both wings and is usually indicative of annoyance or displeasure. Another
cause of wing flipping could be that one of the feathers is out of place,
and the bird is "flipping" the wing in an attempt to realign it before
preening. In this case, holding the bird aloft on your hand and slowly
dropping your hand a few inches will encourage the bird to flap its wings,
and will assist in realigning the feather.
Wing and Body Quivering
Quivering wings usually indicate
fear, nervousness, uncertainty, or distrust. Birds displaying this
behavior should be spoken to softly with a reassuring tone of voice before
attempting to initiate contact. A quivering of the entire body, and
especially the abdomen where you can see the abdominal feathers shaking,
is usually a normal attempt to adjust to a marked change in the
temperature of the environment.
Wing drumming is wonderful exercise for birds.
This activity is often observed when birds are released from their cages
after a long period of confinement, or in the morning when first taken out
of the cage. Often they will stand on the top of the cage at the front
edge and drum their wings, sometimes so strongly that they elevate
themselves a few inches or even take flight.
In some species wing
drumming is also a warning that the bird is protecting its territory.
Invading birds who ignore this warning are often chased by the "drummer"
with his beak open and ready, and/or bitten.
This behavior is characterized by a
ruffling of the head feathers, fanning of the tail, wings extended in full
display and a very distinct strutting walk. It is easily identifiable in
Amazons and Cockatoos, and is sometimes accompanied by dilation of the
pupils, head bobbing, and loud vocalizations. Cockatoos (and other birds
with a crest) will also throw their crest feathers up while in display.
These behaviors are usually brought on by attempts to attract a mate, or
as a show of territoriality. Attempts to handle a bird displaying this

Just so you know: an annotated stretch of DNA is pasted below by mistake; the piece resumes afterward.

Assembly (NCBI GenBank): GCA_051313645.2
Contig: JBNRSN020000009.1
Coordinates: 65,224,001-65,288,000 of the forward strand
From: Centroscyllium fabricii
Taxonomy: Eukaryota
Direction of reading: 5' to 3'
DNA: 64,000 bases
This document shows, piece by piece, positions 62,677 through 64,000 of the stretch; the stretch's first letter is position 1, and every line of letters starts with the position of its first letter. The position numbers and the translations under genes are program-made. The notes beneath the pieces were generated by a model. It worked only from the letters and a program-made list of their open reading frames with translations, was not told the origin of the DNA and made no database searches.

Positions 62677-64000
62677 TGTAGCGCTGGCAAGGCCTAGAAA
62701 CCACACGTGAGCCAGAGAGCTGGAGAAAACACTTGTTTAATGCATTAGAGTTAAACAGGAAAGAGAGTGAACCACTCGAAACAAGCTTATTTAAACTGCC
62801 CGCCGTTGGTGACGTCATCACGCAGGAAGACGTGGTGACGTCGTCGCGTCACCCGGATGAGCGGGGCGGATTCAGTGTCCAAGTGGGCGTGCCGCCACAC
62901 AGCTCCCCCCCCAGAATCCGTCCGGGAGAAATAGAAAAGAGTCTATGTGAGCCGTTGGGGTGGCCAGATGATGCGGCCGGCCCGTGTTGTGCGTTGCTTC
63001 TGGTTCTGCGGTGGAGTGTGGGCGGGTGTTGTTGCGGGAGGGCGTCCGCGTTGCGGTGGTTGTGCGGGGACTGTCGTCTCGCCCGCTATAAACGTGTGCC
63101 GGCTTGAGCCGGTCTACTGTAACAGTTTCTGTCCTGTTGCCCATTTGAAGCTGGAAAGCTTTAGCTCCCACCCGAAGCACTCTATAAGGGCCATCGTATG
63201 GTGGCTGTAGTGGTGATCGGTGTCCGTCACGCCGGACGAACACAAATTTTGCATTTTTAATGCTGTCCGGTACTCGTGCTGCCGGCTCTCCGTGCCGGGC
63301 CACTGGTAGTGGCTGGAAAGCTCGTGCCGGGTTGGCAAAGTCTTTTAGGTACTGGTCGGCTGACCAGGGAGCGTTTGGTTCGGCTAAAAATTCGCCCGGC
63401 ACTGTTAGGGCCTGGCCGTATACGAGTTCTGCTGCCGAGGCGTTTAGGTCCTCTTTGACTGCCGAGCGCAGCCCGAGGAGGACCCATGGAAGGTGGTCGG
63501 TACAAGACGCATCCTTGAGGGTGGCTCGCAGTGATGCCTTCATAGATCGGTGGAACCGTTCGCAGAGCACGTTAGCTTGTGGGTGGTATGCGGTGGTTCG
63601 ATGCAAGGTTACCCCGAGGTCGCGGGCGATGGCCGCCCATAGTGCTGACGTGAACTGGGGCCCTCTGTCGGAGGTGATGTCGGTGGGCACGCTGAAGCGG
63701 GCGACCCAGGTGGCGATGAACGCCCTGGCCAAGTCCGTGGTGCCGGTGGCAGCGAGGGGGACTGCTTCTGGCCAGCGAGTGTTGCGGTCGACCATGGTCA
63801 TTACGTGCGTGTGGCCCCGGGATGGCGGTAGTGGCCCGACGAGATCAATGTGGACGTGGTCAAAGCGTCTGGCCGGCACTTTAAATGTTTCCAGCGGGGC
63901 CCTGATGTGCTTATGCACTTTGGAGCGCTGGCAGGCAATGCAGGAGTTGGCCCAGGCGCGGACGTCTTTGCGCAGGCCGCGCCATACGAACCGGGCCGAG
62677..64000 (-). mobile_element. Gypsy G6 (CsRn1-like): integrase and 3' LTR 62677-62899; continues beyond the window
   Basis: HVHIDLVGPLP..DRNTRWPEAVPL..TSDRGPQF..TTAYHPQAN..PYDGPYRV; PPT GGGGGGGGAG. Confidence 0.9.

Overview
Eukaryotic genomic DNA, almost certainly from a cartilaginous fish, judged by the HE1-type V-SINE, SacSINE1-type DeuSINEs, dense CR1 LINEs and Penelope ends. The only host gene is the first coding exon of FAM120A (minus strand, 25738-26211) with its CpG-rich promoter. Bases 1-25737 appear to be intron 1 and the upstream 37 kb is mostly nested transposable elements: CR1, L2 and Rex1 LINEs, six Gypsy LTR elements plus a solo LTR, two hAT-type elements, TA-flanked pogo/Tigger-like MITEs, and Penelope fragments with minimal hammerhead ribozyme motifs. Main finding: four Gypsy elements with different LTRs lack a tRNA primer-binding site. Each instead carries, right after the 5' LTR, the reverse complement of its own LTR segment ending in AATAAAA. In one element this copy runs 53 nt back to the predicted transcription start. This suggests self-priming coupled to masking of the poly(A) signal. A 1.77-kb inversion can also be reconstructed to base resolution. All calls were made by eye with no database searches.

behavior should be avoided as it will almost always result in a severe
a) Toward person or another bird with head
down: This aggressive behavior is designed to frighten the
intruders into leaving.
b) Toward person or another bird with head
up: This behavior usually denotes pleasure in the human's or
other bird's presence, and can be taken as an invitation to play, preen,
On one foot: Shows that a bird feels
comfortable in his surroundings and secure in his environment. A secure
bird will sleep with one foot tucked up to his abdomen and his head turned
around and tucked into his back feathers.
A bird that is crouching with his head down
and pointed forward, tail feathers flared, body feathers ruffled or
"hackled", and exhibiting pupil dilation is one angry fellow! DO NOT
approach a bird who is exhibiting this behavior, as it means, "I am big,
mean, and mad; if you come any closer I will bite you!"
"Defensive to the Death"
Birds that feel extremely
threatened but cannot fly or otherwise escape will roll over onto their
backs, with claws extended and beaks open to bite. This behavior emulates
"I will fight you to the death". Often seen in Amazons.
Tail bobbing, in and of itself, is not
necessarily a sign of sickness. Some birds bob their tails while they are
talking or singing. If the tail bobbing is evident only while your bird is
inhaling/exhaling, then it could be a sign of sickness.
This behavior is characterized as an aggression
indicator, and denotes definite displeasure. A bird that is fanning his
tail is upset and angry, and this behavior is a prime indicator that a
bite will almost certainly follow if you continue the activity that caused
the fanning. This could be as simple as an unfavored person approaching
the cage, or a contact activity that the bird has tired of.
This generally is a sign of contentment and
happiness, especially at seeing a favorite human, or during an especially
enjoyed activity. Consists of a quick "wag" of the tail feathers back and
Like humans, birds stretch to relieve tension.
This is especially important for them since they spend so much time on
their feet. Birds will stretch one foot and the opposite wing at the same
time, which improves circulation and and refreshes muscles.
Being a quaker breeder, I have to throw this one
in. "Quaking" is species-specific behavior exhibited by baby quakers who
either have not weaned yet or have recently weaned. (Some people say this
is where the name "Quakers" originated). This behavior consists of almost
continuous head-shaking, sometimes accompanied by the wings being flapped
rapidly while held close to the body, (not extended out in the usual
Another similar behavior is the "head bobbing", which
birds do when they are hungry and want to be fed. This behavior is
exaggerated to an almost frenzied manner when being handfed, and sometimes
makes the handfeeding formula fly everywhere except in the bird's mouth!
Quakers normally outgrow this behavior by the age of 2-3 months, but will
still sometimes exhibit it occasionally as adults when they become
over-excited or are feeling especially vulnerable.
is far from complete, as there are many more behaviors that are not only
species specific, but individually specific also. Hopefully this list will
alert you and assist you to become more aware of your bird's body language,
to learn what each behavior means for your particular bird(s), and
ultimately lead you down the path to an enriched, rewarding relationship
with your avian companion(s)!